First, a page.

Gate City Boulevard


Word on the (ahem) street is that High Point Road and Lee Street in Greensboro will become something called “Gate City Boulevard” starting this summer. This does not thrill me, as I’m generally not in favor of changing longtime street names in cities just on principle. I’m especially unimpressed when there’s no good reason for the change (like, say, to honor a historic individual or event) or to make navigation easier. This change will do neither.

I think this post from six years ago still holds up pretty well with respect to changes on the main drag of my old (and once again current) neighborhood. I still say High Point Road could stand a helping hand, but all in all, it’s a street that works well for its surrounding area and I’m not in favor of some grand scheme that will ultimately fail by trying to transform it into something it’s not. High Point Road is a working class boulevard serving an extremely diverse population from a variety of ethnic and economic backgrounds. It’s never going to be an upscale retail strip, no matter how many trees you plant on it. I’m all for adding desperately-needed sidewalks, and I’m fine with some cosmetic upgrades, but I don’t want to see the city lose sight of the fact that High Point Road is not some abandoned ghetto strip. It’s a street where most storefronts are occupied by businesses that employ people and serve the area. Any changes need to take these current occupants into account.

But back to the whole renaming thing. Greensboro has generally been kind of anal about renaming streets to serve navigational goals (i.e. not having streets change names every few blocks like in Charlotte). Your urban spatial history lesson for the day:

  • The most ridiculous example is the extension of Elm Street south of its form intersection with Eugene. The two streets did not intersect until Eugene was extended out from downtown in the early 1970s, at which point the city felt compelled to rename five or six miles of Elm Street south of the fork “Elm-Eugene Street.”
  • Holden Road used to run only from Friendly Avenue to where Wendover Avenue is today. The thoroughfare now known as Holden Road consists of new roadway plus chunks of what used to be Oakland Avenue, Pinecroft Road, and Osborne Road.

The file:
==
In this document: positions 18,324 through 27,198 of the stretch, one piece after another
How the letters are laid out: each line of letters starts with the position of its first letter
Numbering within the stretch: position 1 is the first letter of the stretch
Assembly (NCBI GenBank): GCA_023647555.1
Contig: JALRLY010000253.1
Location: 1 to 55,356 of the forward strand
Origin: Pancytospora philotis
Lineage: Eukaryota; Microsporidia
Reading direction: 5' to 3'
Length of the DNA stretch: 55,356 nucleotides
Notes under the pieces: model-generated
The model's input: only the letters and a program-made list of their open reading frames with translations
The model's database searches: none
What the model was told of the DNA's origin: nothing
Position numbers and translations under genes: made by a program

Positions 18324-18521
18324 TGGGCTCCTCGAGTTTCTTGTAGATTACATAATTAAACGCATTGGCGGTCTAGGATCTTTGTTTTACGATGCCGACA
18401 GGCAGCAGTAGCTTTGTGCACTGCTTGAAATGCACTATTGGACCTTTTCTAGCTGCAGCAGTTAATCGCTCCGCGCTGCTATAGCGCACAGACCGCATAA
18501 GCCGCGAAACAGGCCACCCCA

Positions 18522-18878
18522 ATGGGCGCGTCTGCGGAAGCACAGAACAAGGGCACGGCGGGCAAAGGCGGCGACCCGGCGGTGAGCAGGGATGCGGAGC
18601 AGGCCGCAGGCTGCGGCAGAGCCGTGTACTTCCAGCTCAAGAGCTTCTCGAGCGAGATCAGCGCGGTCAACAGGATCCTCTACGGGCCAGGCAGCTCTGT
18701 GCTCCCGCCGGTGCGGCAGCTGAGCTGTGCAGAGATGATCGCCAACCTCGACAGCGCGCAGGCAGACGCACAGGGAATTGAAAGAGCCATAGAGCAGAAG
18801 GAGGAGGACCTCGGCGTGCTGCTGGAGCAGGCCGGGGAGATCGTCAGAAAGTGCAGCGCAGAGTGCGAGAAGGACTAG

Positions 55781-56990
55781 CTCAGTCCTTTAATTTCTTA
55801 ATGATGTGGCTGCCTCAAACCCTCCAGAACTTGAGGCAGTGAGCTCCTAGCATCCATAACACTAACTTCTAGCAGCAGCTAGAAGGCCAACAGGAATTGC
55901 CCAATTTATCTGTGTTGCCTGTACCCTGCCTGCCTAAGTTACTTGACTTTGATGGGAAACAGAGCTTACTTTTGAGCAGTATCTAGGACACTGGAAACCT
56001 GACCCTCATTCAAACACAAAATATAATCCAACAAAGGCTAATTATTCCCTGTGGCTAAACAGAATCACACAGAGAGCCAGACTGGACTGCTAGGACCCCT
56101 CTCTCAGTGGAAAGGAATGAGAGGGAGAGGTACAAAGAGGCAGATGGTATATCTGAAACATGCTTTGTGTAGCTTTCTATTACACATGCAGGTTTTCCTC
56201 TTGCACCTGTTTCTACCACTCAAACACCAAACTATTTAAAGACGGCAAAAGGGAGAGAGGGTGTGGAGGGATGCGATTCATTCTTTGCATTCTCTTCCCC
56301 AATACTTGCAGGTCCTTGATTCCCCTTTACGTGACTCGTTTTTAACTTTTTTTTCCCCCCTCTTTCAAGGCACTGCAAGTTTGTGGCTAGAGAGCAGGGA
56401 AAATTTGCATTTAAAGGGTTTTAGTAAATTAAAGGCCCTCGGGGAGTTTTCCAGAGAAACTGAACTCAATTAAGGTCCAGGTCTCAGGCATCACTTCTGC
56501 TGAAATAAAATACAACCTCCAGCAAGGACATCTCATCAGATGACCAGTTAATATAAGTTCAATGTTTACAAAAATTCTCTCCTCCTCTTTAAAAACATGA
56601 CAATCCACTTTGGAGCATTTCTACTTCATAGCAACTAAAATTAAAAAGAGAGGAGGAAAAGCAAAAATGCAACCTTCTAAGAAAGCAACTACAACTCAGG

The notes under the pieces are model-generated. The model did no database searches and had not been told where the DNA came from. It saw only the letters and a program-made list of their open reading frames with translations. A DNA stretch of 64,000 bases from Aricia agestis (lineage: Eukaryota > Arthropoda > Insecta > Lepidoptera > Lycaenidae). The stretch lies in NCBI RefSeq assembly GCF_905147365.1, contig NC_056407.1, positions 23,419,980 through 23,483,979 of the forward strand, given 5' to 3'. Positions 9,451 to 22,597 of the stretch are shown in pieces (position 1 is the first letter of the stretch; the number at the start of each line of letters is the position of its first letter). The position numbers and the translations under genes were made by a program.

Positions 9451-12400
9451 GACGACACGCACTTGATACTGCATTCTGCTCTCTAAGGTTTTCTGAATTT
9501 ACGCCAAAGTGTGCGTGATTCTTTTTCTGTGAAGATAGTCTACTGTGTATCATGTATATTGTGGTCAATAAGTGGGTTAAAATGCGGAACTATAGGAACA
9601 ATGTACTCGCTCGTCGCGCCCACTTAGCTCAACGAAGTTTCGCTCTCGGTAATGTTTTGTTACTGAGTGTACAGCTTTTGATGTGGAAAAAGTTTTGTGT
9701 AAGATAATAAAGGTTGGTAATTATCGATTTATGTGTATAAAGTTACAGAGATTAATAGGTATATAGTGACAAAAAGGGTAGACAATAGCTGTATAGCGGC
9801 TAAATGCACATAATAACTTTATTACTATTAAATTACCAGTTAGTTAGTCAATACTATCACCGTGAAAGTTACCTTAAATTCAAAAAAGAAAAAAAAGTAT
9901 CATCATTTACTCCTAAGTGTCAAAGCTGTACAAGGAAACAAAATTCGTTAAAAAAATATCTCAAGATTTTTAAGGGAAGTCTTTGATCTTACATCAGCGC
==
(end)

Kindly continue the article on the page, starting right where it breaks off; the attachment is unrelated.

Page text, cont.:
• Friendly Avenue is made up of what use to be known as Gaston Street (downtown), part of Madison Avenue (Sunset Hills and Westerwood), and Friendly Road (from Aycock Street west).
  • Church Street downtown south of Summit Avenue used to be known as Forbis Street, while Summit Avenue from Elm to Forbis used to be called Church Street. Confused?
  • Randleman Road was originally Ashe Street within the city limits, and Ashe Street originally ran all the way downtown, ending along what is now called Federal Place.
  • Most of Merritt Drive was originally known as Pomona Road. the part that was actually in Pomona had another name, whose name escapes me now.
  • United Street was originally the westernmost of Oakland Avenue until the connection was broken by Wendover Avenue and the new Holden Road.
  • Yanceyville Street south of Wendover (through the Aycock neighborhood and by the old stadium) was called Bagley Street.
  • Murrow Boulevard was formerly part of Pearson and Percy Streets.
  • Martin Luther King, Jr. Drive was originally called Asheboro Street.
  • Vandalia Road contains pieces of what used to be Rocky Knoll Road and Freeman Mill Road. Creek Ridge Road and Branderwood Drive also have chunks of what used to be Freeman Mill Road.

I’m sure I’m missing a few. Feel free to chime in. And if you’re interested in seeing old maps of the city, this link should be fun for you.